Approximately 4,000 people have been forced from their homes since the Detwiler fire, which is burning east of Lake McClure, exploded to 25,000 acres, with hundreds of firefighters trudging through steep terrain to reach flames in overgrown vegetation, according to the California Department of Forestry and Fire Protection.

I'm familiar with the country around Coulterville and Greeley Hill.  Very brushy, and now with multiple years of drought to add to the problem.  In my gold mining days, I recall hiking down into steep gullies on the side of a ridge in this region, and wondering if it would be possible to escape alive if a fire ever started down below.  The steepness of the ridge would have accelerated any fire to speeds that would be hard to believe, and the manzanita that grows everywhere burns extremely hot.  That's the kind of country were dealing with here.

Nevertheless, fires are common in this country in the summer.  People who are paid to know are or should be aware of the threat, and prepare accordingly to fight these inevitable conflagrations before they start.  Serious, real world fire breaks should be built to contain fires in this hot, thickly brushed landscape.

But of course nothing like that has been done, to my knowledge at least.   Once it gets into the brush, it's gone, and at a measly 5% containment so far, all Cal Fire can do is try and keep it away from town and homes.   Success there will depend strongly on how much brush clearance the local homeowners have done beforehand.

Cal Fire simply cannot put this fire out.  They aren't prepared, in spite of their shiny nice new trucks, sharp uniforms, and special tax money in the bank.  The Butte Fire a couple of years ago started in the foothills, mainly in grass at first where you'd think it would be at least a little easier to catch and extinguish, and just burned itself out eventually.  Cal Fire saved some homes, but really couldn't put it out.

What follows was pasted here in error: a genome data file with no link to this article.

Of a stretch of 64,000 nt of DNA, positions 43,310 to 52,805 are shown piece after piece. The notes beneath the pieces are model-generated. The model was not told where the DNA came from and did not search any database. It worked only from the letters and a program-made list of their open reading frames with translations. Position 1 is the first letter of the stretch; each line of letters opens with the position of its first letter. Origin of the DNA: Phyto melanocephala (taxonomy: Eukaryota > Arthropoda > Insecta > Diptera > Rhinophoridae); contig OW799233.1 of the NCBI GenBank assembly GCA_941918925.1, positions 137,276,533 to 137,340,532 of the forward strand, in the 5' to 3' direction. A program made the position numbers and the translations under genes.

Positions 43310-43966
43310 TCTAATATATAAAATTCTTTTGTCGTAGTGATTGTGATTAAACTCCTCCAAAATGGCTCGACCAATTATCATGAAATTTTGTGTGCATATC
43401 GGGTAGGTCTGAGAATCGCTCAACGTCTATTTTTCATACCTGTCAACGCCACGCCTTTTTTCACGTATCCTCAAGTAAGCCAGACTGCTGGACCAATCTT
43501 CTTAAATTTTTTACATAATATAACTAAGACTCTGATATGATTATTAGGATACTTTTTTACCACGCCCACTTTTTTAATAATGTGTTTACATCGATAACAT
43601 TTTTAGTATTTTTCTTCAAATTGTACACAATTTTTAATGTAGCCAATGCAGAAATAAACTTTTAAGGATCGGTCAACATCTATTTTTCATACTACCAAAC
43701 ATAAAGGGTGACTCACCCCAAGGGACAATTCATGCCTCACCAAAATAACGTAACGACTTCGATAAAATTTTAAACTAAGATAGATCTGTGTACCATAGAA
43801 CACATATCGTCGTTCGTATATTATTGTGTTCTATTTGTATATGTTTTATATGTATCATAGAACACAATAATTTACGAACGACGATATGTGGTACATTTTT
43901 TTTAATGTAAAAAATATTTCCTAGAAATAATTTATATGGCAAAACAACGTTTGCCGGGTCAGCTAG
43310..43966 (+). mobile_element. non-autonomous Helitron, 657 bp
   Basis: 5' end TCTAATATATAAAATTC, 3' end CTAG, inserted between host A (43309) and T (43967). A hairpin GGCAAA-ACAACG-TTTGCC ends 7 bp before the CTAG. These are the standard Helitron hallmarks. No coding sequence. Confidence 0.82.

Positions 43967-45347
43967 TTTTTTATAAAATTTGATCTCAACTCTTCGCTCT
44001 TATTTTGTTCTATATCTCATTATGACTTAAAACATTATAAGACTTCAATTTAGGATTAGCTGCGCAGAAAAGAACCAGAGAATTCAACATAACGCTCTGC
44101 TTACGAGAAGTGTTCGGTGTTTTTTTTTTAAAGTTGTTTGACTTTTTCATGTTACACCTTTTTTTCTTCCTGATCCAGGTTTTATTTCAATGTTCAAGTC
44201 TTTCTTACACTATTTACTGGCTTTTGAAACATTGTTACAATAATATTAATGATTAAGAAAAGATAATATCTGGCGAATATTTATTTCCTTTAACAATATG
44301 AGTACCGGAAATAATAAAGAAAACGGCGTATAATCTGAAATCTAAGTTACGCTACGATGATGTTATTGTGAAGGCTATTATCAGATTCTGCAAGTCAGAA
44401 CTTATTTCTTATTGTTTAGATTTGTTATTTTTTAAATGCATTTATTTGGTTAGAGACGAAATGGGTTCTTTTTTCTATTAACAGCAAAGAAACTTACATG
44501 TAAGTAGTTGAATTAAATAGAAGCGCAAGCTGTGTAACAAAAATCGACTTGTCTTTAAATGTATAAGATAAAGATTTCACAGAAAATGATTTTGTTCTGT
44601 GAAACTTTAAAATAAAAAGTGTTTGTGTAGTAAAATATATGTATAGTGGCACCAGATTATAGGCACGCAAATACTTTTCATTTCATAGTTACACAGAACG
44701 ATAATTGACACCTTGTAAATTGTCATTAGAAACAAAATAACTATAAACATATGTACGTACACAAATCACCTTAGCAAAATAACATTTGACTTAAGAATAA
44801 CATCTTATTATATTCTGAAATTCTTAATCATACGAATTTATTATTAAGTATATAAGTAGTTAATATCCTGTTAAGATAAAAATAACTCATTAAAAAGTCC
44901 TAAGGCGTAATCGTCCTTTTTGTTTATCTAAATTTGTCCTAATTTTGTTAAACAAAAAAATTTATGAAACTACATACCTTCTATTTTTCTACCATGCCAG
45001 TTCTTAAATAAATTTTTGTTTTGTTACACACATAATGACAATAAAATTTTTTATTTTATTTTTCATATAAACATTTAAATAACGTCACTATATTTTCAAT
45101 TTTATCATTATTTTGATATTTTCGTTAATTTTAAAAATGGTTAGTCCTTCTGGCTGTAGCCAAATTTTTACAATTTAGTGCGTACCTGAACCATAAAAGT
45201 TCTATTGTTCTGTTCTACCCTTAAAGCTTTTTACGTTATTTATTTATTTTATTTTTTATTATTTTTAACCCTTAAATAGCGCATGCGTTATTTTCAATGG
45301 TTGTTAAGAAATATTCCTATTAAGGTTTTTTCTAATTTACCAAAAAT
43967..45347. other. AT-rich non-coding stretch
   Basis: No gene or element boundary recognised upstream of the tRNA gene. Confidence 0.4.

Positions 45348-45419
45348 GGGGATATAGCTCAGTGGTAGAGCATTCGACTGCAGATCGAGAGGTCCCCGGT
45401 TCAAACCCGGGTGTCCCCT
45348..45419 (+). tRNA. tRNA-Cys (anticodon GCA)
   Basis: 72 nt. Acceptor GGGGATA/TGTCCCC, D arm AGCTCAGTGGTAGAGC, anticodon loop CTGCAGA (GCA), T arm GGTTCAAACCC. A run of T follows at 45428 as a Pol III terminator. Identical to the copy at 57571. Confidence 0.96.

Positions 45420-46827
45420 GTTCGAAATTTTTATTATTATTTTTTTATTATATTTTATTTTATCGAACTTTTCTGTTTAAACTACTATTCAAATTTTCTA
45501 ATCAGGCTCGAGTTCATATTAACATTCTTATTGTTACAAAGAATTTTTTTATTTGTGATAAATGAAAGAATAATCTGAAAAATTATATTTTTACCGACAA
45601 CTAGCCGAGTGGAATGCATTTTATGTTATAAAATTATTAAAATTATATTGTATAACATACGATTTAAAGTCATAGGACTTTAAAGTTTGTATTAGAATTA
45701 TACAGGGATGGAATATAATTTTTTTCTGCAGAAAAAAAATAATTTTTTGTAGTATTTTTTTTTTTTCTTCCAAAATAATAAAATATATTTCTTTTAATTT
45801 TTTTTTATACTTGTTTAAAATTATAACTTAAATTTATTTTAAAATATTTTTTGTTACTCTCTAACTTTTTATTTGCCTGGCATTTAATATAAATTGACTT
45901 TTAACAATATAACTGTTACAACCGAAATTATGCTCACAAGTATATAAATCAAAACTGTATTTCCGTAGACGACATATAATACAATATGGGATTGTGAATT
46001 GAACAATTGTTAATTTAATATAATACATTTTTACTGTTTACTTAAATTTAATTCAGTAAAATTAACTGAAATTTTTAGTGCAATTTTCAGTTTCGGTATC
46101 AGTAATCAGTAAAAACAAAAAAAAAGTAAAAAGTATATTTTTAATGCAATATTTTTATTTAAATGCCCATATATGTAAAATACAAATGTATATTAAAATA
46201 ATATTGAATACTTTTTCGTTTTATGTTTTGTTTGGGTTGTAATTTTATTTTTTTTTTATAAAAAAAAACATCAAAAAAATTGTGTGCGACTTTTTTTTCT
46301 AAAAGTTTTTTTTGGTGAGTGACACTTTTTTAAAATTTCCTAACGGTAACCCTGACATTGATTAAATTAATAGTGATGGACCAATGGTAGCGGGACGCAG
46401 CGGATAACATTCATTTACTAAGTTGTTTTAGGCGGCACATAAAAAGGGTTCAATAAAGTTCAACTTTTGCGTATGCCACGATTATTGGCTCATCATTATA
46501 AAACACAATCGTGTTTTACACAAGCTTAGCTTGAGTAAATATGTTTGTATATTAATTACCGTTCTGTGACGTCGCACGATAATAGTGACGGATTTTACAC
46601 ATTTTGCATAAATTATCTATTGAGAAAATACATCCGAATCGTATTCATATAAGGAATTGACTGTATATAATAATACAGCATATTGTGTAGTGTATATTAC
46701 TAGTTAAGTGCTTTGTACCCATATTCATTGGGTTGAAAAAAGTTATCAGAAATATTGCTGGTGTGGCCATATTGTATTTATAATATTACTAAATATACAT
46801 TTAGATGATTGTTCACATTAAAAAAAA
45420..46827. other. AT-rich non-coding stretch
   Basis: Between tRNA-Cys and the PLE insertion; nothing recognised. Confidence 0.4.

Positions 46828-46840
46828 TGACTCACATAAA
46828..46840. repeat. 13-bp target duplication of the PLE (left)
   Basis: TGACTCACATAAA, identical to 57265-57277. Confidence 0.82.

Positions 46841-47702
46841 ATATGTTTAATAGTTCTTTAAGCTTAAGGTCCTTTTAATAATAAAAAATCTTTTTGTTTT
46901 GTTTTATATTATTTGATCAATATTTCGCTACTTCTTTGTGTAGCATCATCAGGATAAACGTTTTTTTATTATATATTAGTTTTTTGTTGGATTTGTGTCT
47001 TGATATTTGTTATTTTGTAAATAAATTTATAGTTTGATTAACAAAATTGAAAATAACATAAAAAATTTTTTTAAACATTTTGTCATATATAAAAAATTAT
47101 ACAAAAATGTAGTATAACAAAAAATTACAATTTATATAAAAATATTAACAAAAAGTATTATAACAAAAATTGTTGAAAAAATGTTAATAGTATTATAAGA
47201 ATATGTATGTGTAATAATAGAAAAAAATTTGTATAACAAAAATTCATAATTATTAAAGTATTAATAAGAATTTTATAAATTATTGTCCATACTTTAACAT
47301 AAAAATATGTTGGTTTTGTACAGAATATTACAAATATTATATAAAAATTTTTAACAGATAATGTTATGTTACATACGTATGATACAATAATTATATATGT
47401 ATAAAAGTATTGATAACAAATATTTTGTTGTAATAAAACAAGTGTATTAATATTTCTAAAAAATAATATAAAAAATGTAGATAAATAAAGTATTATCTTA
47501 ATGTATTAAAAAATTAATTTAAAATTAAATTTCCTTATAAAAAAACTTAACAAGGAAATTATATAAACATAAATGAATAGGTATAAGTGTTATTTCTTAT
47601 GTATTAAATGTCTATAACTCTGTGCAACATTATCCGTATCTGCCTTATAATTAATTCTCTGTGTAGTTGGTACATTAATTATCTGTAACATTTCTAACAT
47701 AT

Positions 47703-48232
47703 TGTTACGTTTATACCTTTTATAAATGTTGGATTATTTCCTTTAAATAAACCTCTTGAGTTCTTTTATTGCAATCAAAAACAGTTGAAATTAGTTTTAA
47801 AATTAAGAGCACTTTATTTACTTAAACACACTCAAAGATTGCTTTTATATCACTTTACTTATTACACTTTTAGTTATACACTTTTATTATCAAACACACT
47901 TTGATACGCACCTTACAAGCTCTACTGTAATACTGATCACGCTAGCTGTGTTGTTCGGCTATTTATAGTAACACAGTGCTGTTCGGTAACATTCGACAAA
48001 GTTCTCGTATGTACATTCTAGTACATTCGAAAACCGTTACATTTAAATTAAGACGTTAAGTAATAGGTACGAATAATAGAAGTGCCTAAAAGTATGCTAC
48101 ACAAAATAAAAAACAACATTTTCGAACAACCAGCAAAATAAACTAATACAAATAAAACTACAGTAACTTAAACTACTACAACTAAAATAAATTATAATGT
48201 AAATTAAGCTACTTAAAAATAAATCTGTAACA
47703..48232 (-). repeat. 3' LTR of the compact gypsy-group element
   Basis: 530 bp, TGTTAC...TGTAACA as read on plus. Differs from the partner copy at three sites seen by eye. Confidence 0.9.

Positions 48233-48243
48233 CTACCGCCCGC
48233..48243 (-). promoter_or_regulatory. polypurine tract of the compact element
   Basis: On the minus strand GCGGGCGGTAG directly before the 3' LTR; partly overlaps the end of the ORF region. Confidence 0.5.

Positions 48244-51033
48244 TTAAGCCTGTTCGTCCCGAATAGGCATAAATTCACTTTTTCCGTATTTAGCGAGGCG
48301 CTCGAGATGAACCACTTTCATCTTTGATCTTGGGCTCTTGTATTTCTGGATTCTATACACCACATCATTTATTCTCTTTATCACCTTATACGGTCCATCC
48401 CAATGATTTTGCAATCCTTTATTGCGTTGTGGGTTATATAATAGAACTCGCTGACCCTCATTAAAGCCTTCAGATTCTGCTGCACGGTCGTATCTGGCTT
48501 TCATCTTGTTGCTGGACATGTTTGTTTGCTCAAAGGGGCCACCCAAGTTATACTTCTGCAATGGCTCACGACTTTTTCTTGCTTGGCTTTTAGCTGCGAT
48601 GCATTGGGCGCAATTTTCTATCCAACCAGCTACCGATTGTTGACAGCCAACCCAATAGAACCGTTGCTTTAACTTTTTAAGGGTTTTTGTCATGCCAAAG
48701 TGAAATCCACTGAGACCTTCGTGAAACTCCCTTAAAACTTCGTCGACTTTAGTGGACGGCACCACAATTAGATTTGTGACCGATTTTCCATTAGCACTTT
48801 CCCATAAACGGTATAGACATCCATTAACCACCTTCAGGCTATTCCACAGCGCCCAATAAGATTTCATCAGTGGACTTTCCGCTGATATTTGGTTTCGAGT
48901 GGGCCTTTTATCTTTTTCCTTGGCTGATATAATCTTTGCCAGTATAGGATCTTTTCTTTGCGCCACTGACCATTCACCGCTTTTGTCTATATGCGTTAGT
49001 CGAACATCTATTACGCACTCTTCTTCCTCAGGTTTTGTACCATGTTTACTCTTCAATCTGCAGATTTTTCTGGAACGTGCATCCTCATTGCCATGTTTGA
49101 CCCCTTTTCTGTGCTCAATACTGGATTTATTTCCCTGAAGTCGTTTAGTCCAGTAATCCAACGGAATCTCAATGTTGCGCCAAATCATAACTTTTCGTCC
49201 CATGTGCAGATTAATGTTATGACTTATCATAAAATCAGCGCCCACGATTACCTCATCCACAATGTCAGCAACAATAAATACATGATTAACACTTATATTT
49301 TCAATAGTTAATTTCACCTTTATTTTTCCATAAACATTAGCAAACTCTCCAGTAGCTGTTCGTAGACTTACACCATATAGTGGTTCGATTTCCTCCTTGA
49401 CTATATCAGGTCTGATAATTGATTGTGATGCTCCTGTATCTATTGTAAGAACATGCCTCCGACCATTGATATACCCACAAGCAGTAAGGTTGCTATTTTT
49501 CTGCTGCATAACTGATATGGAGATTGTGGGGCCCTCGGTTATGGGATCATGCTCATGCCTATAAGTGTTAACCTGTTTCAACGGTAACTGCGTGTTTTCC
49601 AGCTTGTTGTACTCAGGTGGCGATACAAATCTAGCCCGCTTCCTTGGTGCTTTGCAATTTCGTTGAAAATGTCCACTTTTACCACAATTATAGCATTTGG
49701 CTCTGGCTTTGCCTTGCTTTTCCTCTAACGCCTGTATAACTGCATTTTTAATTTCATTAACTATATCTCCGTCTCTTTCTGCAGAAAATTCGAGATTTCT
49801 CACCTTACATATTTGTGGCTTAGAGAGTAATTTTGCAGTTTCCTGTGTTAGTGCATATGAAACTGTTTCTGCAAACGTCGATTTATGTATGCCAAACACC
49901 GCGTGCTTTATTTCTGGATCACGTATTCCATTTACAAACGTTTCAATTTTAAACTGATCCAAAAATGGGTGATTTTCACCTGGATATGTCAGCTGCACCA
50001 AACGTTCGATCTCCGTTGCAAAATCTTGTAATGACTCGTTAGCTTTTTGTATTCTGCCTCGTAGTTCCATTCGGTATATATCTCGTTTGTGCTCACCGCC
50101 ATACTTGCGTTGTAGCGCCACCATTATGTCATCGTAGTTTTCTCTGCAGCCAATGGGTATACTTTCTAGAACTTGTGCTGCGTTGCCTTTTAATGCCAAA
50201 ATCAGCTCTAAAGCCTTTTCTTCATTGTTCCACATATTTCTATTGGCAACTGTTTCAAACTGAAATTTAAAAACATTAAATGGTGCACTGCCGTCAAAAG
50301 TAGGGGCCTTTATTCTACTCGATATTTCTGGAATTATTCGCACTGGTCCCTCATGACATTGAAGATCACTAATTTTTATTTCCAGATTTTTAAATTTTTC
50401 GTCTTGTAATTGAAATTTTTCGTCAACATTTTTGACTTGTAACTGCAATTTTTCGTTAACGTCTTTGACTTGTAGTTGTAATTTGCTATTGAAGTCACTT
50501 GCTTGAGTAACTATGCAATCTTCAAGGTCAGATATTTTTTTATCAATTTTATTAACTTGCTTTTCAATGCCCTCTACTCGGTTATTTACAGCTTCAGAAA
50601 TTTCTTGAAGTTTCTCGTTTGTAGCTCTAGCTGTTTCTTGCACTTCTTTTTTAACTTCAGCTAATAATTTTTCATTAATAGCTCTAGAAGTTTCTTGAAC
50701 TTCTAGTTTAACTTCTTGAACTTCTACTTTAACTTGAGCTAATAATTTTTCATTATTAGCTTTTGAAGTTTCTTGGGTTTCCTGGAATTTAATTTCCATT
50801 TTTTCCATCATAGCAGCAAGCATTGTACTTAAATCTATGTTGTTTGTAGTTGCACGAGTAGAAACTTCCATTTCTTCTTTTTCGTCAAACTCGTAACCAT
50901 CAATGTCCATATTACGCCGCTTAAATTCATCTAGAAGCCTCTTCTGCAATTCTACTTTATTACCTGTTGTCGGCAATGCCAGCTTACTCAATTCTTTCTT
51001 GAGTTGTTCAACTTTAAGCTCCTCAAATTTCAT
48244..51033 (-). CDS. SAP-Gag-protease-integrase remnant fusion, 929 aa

Once any fire reaches a certain size, and this one seems to be that big already, it's too big for the number of men and resources to stop.  It's just damage control from here on out.

This will be the same.  It will burn to the granite, probably through parts of Yosemite, and go out more or less naturally when it runs out of fuel.  

The error here is lack of preparation before the fire starts.

On the bright side, the removal of virtually impenetrable brush by this fire will open up considerable land for gold prospecting.  I suppose that's a bright side.

Tuesday, July 18, 2017

Of course, Chuck Yeager would be the perfect choice to fly this rocket plane

The Lockheed NF-104A was an American mixed power, high-performance, supersonic aerospace trainer that served as a low-cost astronaut training vehicle for the North American X-15 and projected Boeing X-20 Dyna-Soar programs.
Three aircraft were modified from existing Lockheed F-104A airframes, and served with the Aerospace Research Pilots Schoolbetween 1963 and 1971, the modifications included a small supplementary rocket engine and a reaction control system for flight in the upper atmosphere. During the test program, the maximum altitude reached was more than 120,000 feet (36,600 m). One of the aircraft was destroyed in an accident while being flown by Chuck Yeager. The accident was depicted in the book The Right Stuff and the film of the same name.